you were likely to be dead within half an hour.
However the chances of hitting someone varied and
while they would have had great effect against
troops out in the open, they were virtually useless
when there was any type of cover. This made them
unlikely to cause mass damage frequently and
therefore uneconomical and as a result, they never
made it passed the planning stage.

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Anti-Tank Dogs
Anti-tank dogs or dog-bombs were dogs that
were trained by the Soviet military to seek
food under tanks and armored vehicles. The
dogs were left hungry for a few days and
explosives strapped to their backs, they
would then be left to wander fields where
enemy tracked vehicles approached. As
they went under the vehicle, the explosives
were detonated by a wooden lever that
would be triggered as they went under.
Soviet reports claim that the dogs managed to
disable 300 German tanks and caused
enough of a problem to the Nazis that they
took measures against them. Dogs were
ordered to be shot on sight and flame
throwers deployed on tanks and armored
vehicles to ward them off in the field.
In an unfortunate incident in 1942, the use of the
dogs went horribly wrong as a group of the
hungry hounds ran amok. This forced an
entire division of Soviets to retreat from the
battlefield and soon after the anti-tank dogs
were withdrawn from regular service,
however they continued to be trained right
up until 1996.

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Ice Ships
In 1942, the allies were suffering heavy losses of merchant ships to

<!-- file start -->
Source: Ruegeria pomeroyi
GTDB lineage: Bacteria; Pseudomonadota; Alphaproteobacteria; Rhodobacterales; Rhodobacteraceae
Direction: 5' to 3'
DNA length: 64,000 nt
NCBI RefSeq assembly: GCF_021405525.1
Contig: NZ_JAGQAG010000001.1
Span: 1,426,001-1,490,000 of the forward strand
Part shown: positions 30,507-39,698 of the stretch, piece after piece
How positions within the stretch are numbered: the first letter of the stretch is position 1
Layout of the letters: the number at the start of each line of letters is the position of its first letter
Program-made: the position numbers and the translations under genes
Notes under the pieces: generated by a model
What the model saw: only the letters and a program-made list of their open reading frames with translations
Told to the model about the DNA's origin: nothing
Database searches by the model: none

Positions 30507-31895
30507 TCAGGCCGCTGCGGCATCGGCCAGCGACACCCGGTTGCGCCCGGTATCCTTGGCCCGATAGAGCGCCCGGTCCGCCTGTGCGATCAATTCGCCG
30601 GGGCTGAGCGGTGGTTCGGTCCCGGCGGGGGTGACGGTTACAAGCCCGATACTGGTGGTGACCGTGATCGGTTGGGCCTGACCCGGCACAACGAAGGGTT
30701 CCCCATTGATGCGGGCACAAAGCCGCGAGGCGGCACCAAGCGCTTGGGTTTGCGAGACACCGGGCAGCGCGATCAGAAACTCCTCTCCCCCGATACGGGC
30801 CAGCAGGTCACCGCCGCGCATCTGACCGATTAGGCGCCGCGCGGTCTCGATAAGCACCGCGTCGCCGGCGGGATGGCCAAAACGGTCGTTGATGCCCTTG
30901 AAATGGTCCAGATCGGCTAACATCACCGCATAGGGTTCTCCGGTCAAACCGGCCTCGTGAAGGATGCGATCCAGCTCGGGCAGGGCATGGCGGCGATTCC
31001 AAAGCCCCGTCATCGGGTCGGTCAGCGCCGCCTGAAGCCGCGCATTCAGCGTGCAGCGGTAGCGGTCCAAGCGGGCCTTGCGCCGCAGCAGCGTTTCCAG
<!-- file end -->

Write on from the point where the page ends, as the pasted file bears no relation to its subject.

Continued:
German U-boats as a result of the limited range of patrolling
aircraft. Lord Louis Mountbatten suggested building large
ships made of ice to protect allied merchant ships and
possibly as a platform to launch an offensive from.
Mountbatten, the Chief of Combined Operations, an
organization responsible to the Chiefs of Staff for the
development of equipment and special craft for offensive
operations, had been advised by one of his scientists,
Geoffrey Pyke, that huge ships of up to 4,000 feet long and
600 feet wide could be made cheaply and in large numbers.
Winston Churchill, Britain’s PM was enthusiastic of the project and
saw to it that it got underway. In 1943, it was discovered that
by adding wood pulp to the water before freezing, a very tough
material was made which was called ‘pykrete’, in honor of
Geoffrey Pyke. It was reported that when demonstrating the
idea to a group of high brass military leaders, Mountbatten
fired a shot at an ordinary block of ice, which shattered into
little pieces. However when he fired at the Pykrete, the bullet
bounced right off and almost hit the Chief of Air Staff Sir
Charles Portal.
Construction on a prototype began at Patricia Lake in the Canadian
Rocky Mountains, and it was determined that the hull needed
to be at least 35 feet thick in order to contain damage from
bombs and torpedoes. However before tests were complete,
the Battle of the Atlantic had been virtually won and with the
construction underway of the new aircraft carriers, the project
was reluctantly abandoned in August 1943.